Collage created by Ellen with Image from Pexels
Ellen Joseph promotes healthy exercising habits at home
On 20th March 2020, Boris Johnson announced that all cafes, pubs, leisure centres, theatres, cinemas, and gyms would close in order to enforce social distancing to keep us safe during the coronavirus outbreak.
For almost a year now, the country has dipped in and out of lockdown causing inconvenience to many and with devastating effects for some.
How lockdown bored us into exercise
Undoubtedly, one of the groups affected has been avid gym-goers. However, while some have traded in their activewear for loungewear, many have had no choice but to adapt to rapid changes in the world.
Some have been fortunate enough to be able to invest in home-gyms and there has been a rise in the popularity of fitness apps and YouTube channels.
One quick, efficient and low-cost way of incorporating exercise into your routine is the high-intensity interval training (HIIT) workout, which you can do in your bedroom. If you are interested in HIIT and want to learn more, check out this beginner’s guide from Joe Wicks, author of the Lean In 15 book series.
Especially in such trying times, it is most important that we take care of our mental and physical health. According to NHS research, there has been an amazing 92% increase in downloads of Public Health England’s Couch to 5k app compared to 2019. This and other fitness apps have helped beginners and those more advanced in taking positive steps towards a healthier lifestyle.
Not everyone’s fitness journey is smooth sailing, especially when locked up inside with nothing much to do all day
The potential danger
Of course, not everyone’s fitness journey is smooth sailing, especially when locked up inside with nothing much to do all day.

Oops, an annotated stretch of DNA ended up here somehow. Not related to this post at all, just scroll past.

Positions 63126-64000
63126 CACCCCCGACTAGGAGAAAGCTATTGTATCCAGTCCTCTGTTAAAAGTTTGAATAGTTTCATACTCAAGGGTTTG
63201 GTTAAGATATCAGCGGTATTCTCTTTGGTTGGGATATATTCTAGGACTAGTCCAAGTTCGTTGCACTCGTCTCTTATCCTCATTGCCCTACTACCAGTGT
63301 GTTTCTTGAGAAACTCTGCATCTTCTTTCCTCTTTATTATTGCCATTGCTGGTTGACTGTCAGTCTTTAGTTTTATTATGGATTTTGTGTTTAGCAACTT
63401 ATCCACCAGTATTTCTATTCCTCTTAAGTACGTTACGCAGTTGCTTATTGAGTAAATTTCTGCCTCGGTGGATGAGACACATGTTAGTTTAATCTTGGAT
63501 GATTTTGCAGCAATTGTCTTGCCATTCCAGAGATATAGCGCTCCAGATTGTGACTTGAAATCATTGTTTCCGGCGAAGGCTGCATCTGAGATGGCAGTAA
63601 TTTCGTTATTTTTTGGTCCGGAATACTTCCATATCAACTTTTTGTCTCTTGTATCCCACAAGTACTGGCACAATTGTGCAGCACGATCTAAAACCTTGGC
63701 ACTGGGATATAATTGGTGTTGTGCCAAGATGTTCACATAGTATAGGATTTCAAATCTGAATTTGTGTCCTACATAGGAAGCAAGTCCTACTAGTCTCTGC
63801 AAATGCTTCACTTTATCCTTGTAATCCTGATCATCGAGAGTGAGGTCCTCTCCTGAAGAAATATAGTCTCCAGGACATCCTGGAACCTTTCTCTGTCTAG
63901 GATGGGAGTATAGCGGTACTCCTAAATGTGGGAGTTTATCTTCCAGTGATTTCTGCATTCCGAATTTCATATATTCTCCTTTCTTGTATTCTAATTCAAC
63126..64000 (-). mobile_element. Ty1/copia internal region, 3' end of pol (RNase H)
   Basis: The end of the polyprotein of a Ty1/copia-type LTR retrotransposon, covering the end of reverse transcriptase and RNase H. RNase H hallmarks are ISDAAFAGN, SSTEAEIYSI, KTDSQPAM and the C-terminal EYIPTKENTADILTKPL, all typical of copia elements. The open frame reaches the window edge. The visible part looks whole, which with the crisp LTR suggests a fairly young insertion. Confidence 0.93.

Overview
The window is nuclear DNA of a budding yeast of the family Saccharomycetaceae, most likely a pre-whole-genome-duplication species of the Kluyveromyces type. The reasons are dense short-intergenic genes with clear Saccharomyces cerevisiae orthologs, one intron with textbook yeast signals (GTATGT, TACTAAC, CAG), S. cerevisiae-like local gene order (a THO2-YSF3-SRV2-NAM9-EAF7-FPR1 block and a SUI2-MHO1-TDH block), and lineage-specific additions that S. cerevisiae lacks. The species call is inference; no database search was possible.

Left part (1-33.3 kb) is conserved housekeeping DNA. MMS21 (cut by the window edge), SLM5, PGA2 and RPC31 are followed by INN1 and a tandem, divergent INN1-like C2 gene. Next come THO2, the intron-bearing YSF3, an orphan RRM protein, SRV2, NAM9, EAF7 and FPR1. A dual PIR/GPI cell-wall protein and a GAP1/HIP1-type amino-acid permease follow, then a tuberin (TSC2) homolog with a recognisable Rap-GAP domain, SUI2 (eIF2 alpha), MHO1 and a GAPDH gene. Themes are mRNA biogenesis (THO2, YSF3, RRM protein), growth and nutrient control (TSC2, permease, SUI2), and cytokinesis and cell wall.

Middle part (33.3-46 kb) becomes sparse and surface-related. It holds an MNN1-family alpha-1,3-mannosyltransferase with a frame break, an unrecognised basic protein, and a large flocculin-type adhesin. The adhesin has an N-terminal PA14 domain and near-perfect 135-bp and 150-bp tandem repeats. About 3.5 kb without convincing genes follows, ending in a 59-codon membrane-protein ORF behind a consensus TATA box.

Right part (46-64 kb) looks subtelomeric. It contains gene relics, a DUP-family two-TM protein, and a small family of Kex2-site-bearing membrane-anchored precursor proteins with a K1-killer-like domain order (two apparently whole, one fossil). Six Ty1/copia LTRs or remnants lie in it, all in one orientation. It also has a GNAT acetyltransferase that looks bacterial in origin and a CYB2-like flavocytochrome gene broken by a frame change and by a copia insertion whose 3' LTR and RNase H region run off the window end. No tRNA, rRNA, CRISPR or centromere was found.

While most develop a healthy relationship with exercise, I have found it interesting that, for some, it becomes an addiction. According to a survey by the Yale Journal of Biological Medicine, addiction to exercise affects about 3% of the population. Exercise makes us release the neurotransmitters dopamine and endorphins which produce a natural high and pain relief, which can make it as addictive as drug use.
But like any addiction, underlying depression and anxiety could be worsened by an unhealthy relationship or obsession with fitness. The world is certainly a scary place right now and if you are struggling with feelings of sadness or anxiety, there is always help. Support is available from the Mental Health Foundation and you can also contact the Samaritans if you need someone to talk to.
Despite some cases in which over-exercising can exacerbate mental health issues, getting a moderate amount into your routine can only bring positive results.
My path to loving exercise
At the start of the first lockdown, I was a couch potato. After a few weeks, I had watched everything on Netflix, done copious amounts of online shopping, and social media had become tiresome. Out of what seemed like pure boredom and relentless recommendations on my YouTube homepage, I clicked on Chloe Ting’s Abs Workout Challenge and from then on, I was hooked.
A slight burn in my muscles and excitement to work up a sweat became my norm. Once I became confident that this was a permanent lifestyle change for the better, I began purchasing dumbbells, resistance bands, a skipping rope and a fitness mat.
With the uncertainty brought by this pandemic, particularly in regard to education, a daily sweat session has done wonders for me
The visible improvement in my form, strength and resilience has encouraged me to continue down this path. I originally worried that, after college started back up, I would fall out of my healthy habits; but I’ve found that if you truly enjoy something you will somehow find the time for it.
To be honest, it’s not always been easy to keep my exercise routine going, with work piling up, but, for my own sanity, I am glad I haven’t quit.
What’s most important, when embarking on this journey at home, is to find something that makes working out enjoyable. In my experience, time flies when I’m working out with Sydney Cummings. Her powerful words motivate me to push for one more repetition.
Working out has become a way for me to take care of my wellbeing, especially in the long, dark, winter nights of the third lockdown. Having a routine and sticking to it has positively impacted my mood and focus. With the uncertainty brought by this pandemic, particularly in regard to education, a daily sweat session has done wonders for me.
It’s comforting to know that on a stressful day, for an hour or two, I can forget the troubles of the world and my mind is at peace. I feel alive with my legs on fire and my heart beating hard in my chest.
Stay safe and keep fit!
Check out this handy guide of the various sorts of virtual exercise available, what’s on the horizon, and why this approach of getting your pulse racing might just be the solution you’ve been looking for.